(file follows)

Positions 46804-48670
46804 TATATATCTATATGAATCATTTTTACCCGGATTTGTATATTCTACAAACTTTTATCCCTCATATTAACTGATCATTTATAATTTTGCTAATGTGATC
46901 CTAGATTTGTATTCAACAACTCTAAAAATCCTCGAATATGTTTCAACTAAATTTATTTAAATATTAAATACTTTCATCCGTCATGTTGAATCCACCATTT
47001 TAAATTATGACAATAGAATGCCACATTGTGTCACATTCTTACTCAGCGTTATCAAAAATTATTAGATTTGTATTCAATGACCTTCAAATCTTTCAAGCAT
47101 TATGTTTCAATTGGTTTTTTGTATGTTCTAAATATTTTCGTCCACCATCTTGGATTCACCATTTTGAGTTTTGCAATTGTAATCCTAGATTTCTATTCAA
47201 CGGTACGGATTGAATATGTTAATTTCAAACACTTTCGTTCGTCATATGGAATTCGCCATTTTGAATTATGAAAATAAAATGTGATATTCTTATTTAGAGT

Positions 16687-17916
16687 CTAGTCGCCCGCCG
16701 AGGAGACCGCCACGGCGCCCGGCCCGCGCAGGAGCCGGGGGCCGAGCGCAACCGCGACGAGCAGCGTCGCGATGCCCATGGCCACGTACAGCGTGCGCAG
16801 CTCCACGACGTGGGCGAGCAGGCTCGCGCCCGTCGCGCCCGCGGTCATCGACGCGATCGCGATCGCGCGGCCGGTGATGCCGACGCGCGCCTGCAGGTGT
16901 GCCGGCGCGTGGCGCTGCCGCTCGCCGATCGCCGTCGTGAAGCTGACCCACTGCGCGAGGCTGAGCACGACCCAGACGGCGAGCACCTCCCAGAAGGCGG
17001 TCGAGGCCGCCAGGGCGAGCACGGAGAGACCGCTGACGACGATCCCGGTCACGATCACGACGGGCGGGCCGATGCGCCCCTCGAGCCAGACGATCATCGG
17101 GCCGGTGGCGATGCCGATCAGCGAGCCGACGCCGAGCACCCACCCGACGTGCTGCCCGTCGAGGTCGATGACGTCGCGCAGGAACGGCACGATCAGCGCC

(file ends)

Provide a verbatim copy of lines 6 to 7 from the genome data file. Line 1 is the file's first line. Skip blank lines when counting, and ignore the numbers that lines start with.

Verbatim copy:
47201 CGGTACGGATTGAATATGTTAATTTCAAACACTTTCGTTCGTCATATGGAATTCGCCATTTTGAATTATGAAAATAAAATGTGATATTCTTATTTAGAGT

Positions 16687-17916